Sometimes you see a few interesting LEGO pieces want want to build something from them. We do it all the time. So do official LEGO designers like Chris Perron. While the old big basketball hoops may be the standout pieces on this mech titled L-00-P5, Chris based his build around the triangular vehicle tipper end.
The tipper end parts are at the top of the mech, and those allow the front and rear paneling to be attached at an angle. This gives this brightly coloured mech an aggressive feel that its armaments – a big gun and a small knife – enhance. But it is really the legs that drew me in. The orange and white colour scheme become scarce as the dark grey mechanical bits are exposed. Chris assembled the feet with subtle greebling which allow full articulation.
Check out more of Chris Perron’s! builds here.
LEGO builder Marco Marozzi serves up a tall glass of orange juice, but watch out! It’s probably deadly. Stomping towards you is the Orangehead-III Mech, created for an unknown purpose. Carrying heavy pumpkins? Pulling carrots out of the ground? Squeezing oranges into a slurry pulp? Whatever it does, it looks like it’ll do a killer job at it.
Marco’s model is fantastic. From the pistol fingers to the tire shoulders, it’s the use of unorthodox pieces to provide details that really makes this a solid mech. Can you spot other unique parts, such as the car hood (bonnet, for you folks across the Atlantic) used at the base of the torso?
This fiery machine was built by Alex_mocs and uses a variation of unusual parts. To begin with, the head is represented by part of a midak skyblaster from the Bionicle theme. The main weapon of this robot is the flamethrower on one of its arms which appears to use a spring from a shock absorber piece. Tyres cover up some of the exposed sections of the joints, making the build feel all the more complete. What about the odd cloth piece around the neck? It is actually a sail piece of the Silent Mary ship from the Pirates of the Caribbean set.
From the video, you can see the model has a fuel tank on its back which is portrayed by the storage section of the midak skyblaster.
If this build wasn’t strange enough for you, we have plenty of articles relating to weird robots, which can be viewed here.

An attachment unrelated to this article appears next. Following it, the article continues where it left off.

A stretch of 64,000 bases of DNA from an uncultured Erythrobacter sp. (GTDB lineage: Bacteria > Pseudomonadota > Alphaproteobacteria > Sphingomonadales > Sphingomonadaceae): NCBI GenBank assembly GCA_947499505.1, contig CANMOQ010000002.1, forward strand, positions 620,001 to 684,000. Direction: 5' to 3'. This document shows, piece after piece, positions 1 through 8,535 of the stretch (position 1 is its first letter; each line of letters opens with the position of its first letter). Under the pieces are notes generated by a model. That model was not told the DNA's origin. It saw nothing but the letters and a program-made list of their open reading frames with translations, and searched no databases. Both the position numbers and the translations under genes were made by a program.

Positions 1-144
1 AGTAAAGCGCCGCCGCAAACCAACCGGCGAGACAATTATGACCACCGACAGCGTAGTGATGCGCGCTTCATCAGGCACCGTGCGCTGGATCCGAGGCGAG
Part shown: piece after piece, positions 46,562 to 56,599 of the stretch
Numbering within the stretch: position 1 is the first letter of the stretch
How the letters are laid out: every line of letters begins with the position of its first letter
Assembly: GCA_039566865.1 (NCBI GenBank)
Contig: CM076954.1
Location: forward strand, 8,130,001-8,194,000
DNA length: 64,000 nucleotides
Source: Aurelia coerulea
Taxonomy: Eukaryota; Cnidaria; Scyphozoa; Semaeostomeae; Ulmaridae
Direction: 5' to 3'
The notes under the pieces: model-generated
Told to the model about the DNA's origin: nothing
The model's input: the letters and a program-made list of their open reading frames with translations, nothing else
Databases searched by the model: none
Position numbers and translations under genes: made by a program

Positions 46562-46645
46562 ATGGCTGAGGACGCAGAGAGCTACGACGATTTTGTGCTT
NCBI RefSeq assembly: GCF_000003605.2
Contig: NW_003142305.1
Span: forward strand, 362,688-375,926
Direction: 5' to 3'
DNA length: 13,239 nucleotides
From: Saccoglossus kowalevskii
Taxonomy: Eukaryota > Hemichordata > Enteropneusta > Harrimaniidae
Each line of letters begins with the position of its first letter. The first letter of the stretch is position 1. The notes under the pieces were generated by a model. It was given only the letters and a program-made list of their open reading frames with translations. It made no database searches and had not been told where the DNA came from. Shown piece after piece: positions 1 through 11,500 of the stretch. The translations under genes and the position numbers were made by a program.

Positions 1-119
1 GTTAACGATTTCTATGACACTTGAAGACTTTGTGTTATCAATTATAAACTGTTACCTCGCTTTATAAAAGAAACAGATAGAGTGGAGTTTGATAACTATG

Upon the seafloor walks the oblong mechanical LEGO creation known as the Barents Sea Strider, built by Ivan Martynov. So yes, this creation is based on the actual Barents Sea Spider. And yes, I looked it up. And no, I’m not going to post the picture here. It’s gross and I’m trying not to have arachnophobic nightmares.
Anyways, aside from the creepy spider it’s named after, this is a super cool build. The long green legs remind me of the Bionicle Dark Hunter Nidhiki set that came out in 2005. I like the gray train wheels (perhaps custom colored) used as the leg joints and the small yellow bricks used in the leg supports (hailing from another brand, like the occupant). It’s the tiny details in every build that make it stand out. I also like that the transparent piece is a dome, giving the robot operator a 360-degree view of its surroundings so it can more easily see its prey. Perhaps this underwater arachnid has plans for a crab dinner?
It’s incredible to think that Moko has built 10 of these fantastic cube mechs. This model marks the way as number 10, even using the celebration tile from Lego minifigures series 20. Built in a metallic colour scheme, it’s fascinating to see the static cube mode transform into a sleek looking mech. Angled tiles are put to great use in the box mode as they meet at just the right positions to create the square faces of the cube. The purple pentagonal part acts as a visor and snuggles in comfortably in the box mode.
The robot’s ability to transform is ultimately down to ball joints and clips. In the transformation, sections of the cube are stretched out and often twisted round to create the mech form. The long legs and disproportionate form of the robot mode are reminiscent of designs from mecha shows.
The fantastic mechanical creatures of Mitsuru Nikaido have long fascinated me. As I was emerging from the dark ages of my LEGO obsession, the robotic structures of Mitsuru’s models opened my eyes to just what was possible within the LEGO system. While each creature is a dead ringer for their biological inspirations, they also stand separately from them. Their form and selective color-blocking create eye-catching robotic designs. Mitsuru mostly sticks to a light or dark bluish grey contrasting with white and a pop of bright light orange. This simple palette gives a builder plenty of parts to play with though and Mitsuru certainly takes advantage of his options. Let’s take a moment to check out his latest models of a Water bear and a Snail.